Jonathan Pruden knows firsthand what the Boston Marathon bombing victims have ahead of them. A director for the Wounded Warrior Project, he was a part of the initial invasion of Iraq in 2003, where he lost a leg in combat.
“In all likelihood, it’s very similar, but the difference is they were civilians running a race, we were combatants in a war zone.”
Pruden, a Gainesville local, said he was one of the first victims of an improvised explosive device in Operation Iraqi Freedom – an event that has changed his life.
One night in 2003 while driving his Humvee through Bagdad, he hit an IED and a gunfire attack. The attack left him with countless pieces of shrapnel all over his body, a softball-sized hole in his back and a mangled leg.
That night would mark the start of a life-long journey for Pruden. Over two years, he had 19 surgeries at seven hospitals before doctors decided to amputate his right leg.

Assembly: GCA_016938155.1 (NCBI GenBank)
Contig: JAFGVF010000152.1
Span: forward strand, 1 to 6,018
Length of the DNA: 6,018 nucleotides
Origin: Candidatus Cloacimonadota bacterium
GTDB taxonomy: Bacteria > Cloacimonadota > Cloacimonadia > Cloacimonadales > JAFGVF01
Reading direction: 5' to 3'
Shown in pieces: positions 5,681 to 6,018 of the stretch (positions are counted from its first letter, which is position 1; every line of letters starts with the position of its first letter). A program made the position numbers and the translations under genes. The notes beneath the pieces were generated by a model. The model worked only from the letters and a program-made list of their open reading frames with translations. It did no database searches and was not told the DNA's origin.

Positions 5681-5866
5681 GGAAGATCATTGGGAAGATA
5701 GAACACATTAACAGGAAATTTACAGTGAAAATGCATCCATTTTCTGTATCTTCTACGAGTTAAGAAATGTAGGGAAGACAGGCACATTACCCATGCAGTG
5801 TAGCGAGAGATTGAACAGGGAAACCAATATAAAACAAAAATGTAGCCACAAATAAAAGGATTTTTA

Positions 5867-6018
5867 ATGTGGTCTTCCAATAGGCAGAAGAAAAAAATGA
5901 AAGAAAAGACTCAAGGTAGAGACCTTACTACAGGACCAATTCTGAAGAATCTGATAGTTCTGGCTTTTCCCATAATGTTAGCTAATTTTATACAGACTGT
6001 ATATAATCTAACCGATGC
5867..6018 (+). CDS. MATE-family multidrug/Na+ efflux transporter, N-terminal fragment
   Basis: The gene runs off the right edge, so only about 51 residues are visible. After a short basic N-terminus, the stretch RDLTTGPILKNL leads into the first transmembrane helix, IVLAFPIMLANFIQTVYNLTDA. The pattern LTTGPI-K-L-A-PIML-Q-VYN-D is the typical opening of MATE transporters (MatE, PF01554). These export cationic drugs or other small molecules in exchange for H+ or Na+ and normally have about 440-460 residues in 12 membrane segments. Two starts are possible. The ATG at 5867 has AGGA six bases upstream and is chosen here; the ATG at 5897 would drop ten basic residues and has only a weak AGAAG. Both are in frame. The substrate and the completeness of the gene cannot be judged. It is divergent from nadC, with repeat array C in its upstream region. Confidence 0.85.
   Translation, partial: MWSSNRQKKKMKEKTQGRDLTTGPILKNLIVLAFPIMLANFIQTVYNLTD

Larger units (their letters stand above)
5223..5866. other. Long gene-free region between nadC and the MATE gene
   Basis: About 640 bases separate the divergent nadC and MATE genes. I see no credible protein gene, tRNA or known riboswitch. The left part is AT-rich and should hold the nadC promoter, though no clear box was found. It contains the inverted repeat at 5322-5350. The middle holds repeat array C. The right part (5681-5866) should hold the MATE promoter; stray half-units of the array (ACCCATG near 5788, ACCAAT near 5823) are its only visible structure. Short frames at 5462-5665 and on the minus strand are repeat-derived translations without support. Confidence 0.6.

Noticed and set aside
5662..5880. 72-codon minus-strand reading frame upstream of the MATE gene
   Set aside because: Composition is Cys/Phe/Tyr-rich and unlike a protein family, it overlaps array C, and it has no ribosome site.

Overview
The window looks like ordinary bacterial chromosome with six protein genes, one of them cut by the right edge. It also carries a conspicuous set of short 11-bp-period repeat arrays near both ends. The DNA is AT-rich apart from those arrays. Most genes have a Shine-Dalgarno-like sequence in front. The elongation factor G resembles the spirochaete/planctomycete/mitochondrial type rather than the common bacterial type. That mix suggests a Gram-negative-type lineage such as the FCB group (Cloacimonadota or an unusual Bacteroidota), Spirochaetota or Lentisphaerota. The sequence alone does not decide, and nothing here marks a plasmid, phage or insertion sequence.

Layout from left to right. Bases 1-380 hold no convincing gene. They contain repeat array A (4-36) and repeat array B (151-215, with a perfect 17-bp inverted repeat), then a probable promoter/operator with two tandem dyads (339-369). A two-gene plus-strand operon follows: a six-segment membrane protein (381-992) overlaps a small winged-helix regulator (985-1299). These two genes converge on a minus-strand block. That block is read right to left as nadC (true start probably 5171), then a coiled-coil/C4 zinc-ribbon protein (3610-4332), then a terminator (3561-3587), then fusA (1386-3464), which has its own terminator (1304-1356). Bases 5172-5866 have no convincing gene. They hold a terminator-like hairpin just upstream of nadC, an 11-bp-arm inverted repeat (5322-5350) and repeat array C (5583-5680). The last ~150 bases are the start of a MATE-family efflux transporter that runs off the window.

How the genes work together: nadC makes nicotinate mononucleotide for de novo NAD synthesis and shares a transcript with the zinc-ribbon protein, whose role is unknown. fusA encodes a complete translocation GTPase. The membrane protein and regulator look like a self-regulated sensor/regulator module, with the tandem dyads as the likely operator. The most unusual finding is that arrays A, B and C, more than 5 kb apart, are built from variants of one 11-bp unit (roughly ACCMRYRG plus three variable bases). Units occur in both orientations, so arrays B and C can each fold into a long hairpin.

He said his experience is one that many of the marathon bombing victims will also endure.
He encourages victims to focus on their own recovery and not on what others say or want.
“Don’t set unexpected expectations for yourself,” Pruden said. “Don’t feel that anybody’s expectations are your own.”
Pruden said he works with hundreds of wounded warriors across the southeast from Missouri to Puerto Rico and that because of the use of IEDs in the Middle East and the increasing number of soldiers injured by them, a community support network has developed here at home.
“I’m happy to be a part of the Wounded Warrior Project and this support system,” Pruden said. “We would be happy to work with any of the victims, answer any of their questions about losing a limb.”
He said the bombing victims should surround themselves with family and friends who can support them on their journey.
“It will be a long journey for all of them,” Pruden said. “A lifelong journey.”
Casey Christ wrote this story online.